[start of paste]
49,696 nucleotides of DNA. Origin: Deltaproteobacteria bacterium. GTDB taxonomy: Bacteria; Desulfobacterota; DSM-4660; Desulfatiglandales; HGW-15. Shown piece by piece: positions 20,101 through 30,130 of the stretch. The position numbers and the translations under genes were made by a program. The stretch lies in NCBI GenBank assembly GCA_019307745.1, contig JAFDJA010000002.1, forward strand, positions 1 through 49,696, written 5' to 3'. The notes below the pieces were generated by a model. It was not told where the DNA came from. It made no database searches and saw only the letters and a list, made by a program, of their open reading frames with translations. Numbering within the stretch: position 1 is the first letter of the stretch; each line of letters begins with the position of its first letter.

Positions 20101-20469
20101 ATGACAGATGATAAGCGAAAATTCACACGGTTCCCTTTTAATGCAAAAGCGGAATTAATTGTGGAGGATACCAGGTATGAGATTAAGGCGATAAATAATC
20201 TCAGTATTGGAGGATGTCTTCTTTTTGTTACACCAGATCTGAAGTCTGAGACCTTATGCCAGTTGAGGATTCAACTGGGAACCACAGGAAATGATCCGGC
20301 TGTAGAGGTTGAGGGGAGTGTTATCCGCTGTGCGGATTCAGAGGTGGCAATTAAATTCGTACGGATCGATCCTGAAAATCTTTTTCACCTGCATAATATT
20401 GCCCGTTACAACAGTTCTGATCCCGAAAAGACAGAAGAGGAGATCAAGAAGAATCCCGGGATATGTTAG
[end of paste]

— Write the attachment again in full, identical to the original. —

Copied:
49,696 nucleotides of DNA. Origin: Deltaproteobacteria bacterium. GTDB taxonomy: Bacteria; Desulfobacterota; DSM-4660; Desulfatiglandales; HGW-15. Shown piece by piece: positions 20,101 through 30,130 of the stretch. The position numbers and the translations under genes were made by a program. The stretch lies in NCBI GenBank assembly GCA_019307745.1, contig JAFDJA010000002.1, forward strand, positions 1 through 49,696, written 5' to 3'. The notes below the pieces were generated by a model. It was not told where the DNA came from. It made no database searches and saw only the letters and a list, made by a program, of their open reading frames with translations. Numbering within the stretch: position 1 is the first letter of the stretch; each line of letters begins with the position of its first letter.

Positions 20101-20469
20101 ATGACAGATGATAAGCGAAAATTCACACGGTTCCCTTTTAATGCAAAAGCGGAATTAATTGTGGAGGATACCAGGTATGAGATTAAGGCGATAAATAATC
20201 TCAGTATTGGAGGATGTCTTCTTTTTGTTACACCAGATCTGAAGTCTGAGACCTTATGCCAGTTGAGGATTCAACTGGGAACCACAGGAAATGATCCGGC
20301 TGTAGAGGTTGAGGGGAGTGTTATCCGCTGTGCGGATTCAGAGGTGGCAATTAAATTCGTACGGATCGATCCTGAAAATCTTTTTCACCTGCATAATATT
20401 GCCCGTTACAACAGTTCTGATCCCGAAAAGACAGAAGAGGAGATCAAGAAGAATCCCGGGATATGTTAG